Published Clinical Trial Reports Lack Patient-Relevant Data

Janis C. Kelly

October 08, 2013

Published trial reports contain less than half of the patient-outcomes data contained in company-controlled documents, according to an analysis published online October 8 in PLoS Medicine.

A comparison of patient-relevant clinical trial outcomes in unpublished clinical study reports (CSRs) provided to German regulatory authorities by drug companies showed that publicly available data on the same trials from journal articles and registry reports included only about half of the clinically important information, researchers from the Institute for Quality and Efficiency in Health Care (IQWiG), Cologne, Germany, report in an article .

"In contrast to CSRs, publicly available sources provide insufficient information on patient-relevant outcomes of clinical trials. CSRs should therefore be made publicly available," led by Beate Wieseler, PhD, head of IQWiG's Drug Assessment Department, and colleagues conclude.

The researchers analyzed information in CSRs for 101 trials for which the IAWiG had requested and received full CSRs from pharmaceutical companies during the drug regulatory review process. CSRs are detailed but usually unpublished accounts of clinical trials. The researchers then compared the completeness of information on patient-relevant benefits (such as symptom relief) and harms (such as adverse effects) in the CSRs with the completeness of information in publicly available sources, including journal publications, presentations, and registry reports, for the same studies.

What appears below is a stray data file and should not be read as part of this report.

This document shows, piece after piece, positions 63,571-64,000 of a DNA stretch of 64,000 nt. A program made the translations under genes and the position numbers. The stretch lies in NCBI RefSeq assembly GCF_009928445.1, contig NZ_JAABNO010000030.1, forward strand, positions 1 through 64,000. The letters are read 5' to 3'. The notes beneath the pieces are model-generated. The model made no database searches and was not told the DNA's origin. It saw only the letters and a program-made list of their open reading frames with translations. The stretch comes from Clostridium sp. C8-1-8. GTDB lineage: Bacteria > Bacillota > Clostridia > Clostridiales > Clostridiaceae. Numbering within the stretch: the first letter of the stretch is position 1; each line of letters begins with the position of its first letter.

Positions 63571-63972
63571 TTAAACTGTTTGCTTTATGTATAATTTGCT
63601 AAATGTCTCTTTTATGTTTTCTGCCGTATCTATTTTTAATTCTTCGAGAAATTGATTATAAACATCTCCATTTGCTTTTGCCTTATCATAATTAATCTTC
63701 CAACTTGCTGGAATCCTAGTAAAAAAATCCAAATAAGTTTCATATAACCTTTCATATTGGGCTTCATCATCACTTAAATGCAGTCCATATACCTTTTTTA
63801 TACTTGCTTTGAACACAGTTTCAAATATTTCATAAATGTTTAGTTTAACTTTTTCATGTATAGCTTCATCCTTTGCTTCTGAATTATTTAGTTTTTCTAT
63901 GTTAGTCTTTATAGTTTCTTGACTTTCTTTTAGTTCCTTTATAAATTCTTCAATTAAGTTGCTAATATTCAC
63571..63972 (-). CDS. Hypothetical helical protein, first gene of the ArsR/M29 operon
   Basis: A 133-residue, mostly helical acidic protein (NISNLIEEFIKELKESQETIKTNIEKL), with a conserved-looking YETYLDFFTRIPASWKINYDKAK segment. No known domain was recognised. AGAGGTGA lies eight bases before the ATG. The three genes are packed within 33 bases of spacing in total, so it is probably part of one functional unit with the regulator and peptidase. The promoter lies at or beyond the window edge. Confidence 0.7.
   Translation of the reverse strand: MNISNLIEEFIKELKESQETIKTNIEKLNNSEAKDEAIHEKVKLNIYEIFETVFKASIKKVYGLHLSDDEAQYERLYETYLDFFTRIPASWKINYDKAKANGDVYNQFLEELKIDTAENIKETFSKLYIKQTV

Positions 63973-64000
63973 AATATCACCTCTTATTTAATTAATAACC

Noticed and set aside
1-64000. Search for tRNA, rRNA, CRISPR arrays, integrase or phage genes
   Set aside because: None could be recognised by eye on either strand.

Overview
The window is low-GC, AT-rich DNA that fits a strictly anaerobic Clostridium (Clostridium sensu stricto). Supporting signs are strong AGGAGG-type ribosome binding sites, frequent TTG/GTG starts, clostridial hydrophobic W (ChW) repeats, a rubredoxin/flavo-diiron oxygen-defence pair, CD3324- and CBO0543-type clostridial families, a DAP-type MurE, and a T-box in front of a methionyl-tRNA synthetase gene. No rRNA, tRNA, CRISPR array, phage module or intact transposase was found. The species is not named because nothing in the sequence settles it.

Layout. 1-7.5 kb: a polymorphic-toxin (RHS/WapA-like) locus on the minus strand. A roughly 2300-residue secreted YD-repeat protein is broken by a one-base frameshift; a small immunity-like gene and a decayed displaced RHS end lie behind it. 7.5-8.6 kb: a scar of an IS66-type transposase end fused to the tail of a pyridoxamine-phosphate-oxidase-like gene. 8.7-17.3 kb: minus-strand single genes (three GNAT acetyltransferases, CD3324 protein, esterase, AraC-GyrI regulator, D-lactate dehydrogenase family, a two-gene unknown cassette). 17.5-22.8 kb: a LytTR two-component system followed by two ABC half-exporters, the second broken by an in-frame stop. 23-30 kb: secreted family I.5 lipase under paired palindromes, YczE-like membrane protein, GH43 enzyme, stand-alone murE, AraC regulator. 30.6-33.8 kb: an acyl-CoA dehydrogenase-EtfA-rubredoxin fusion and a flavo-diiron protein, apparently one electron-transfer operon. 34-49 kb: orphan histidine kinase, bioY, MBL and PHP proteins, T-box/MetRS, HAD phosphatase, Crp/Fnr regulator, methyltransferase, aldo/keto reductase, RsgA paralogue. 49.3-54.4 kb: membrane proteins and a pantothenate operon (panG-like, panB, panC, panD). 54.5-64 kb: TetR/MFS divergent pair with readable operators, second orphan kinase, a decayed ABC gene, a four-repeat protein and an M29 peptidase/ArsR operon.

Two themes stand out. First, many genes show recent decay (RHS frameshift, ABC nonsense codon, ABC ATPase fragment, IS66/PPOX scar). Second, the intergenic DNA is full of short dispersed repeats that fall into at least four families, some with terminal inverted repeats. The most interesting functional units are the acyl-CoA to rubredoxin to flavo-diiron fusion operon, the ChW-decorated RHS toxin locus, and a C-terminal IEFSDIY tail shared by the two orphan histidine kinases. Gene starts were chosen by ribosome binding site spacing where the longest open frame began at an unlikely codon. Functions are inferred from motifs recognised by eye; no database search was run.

They found CSRs included complete information for 86% of the patient-relevant outcomes, but the publicly available sources provided complete information for only 39% of the outcomes. This included CSR data for 78% to 100% of the benefit outcomes compared with data for 20% to 53% of benefit outcomes in the publicly available sources. For harm outcomes, CSRs provided complete information on 84% to 92% of outcomes, whereas the publicly available sources provided complete information on 27% to 72% of outcomes.

"Overall, each of these analyses confirmed that a substantial amount of additional information on patient-relevant outcomes is gained from CSRs compared to journal publications or registry reports (or a combination of both), even for published trials," the authors write.

The analysis also confirmed both publication bias and outcome reporting bias: 36% of the trials for which CSRs were available had not been published in journals, 15% had no publicly available reports of any kind, and even those that were publicly available lacked information on "outcomes of major clinical relevance," according to the authors. They also note that information from CSRs was used to challenge efficacy and safety conclusions for the antiviral drug oseltamivir and the antidepressant reboxetine after approval based on published evidence.

This study is expected to add to growing demands for public access to all data from clinical study reports and to recent efforts such as the AllTrials initiative, which aim to make clinical trial outcome data publicly available.

This work was supported by the IQWiG. All authors are employees of the institute.

PLoS Med. Published online October 8, 2013.


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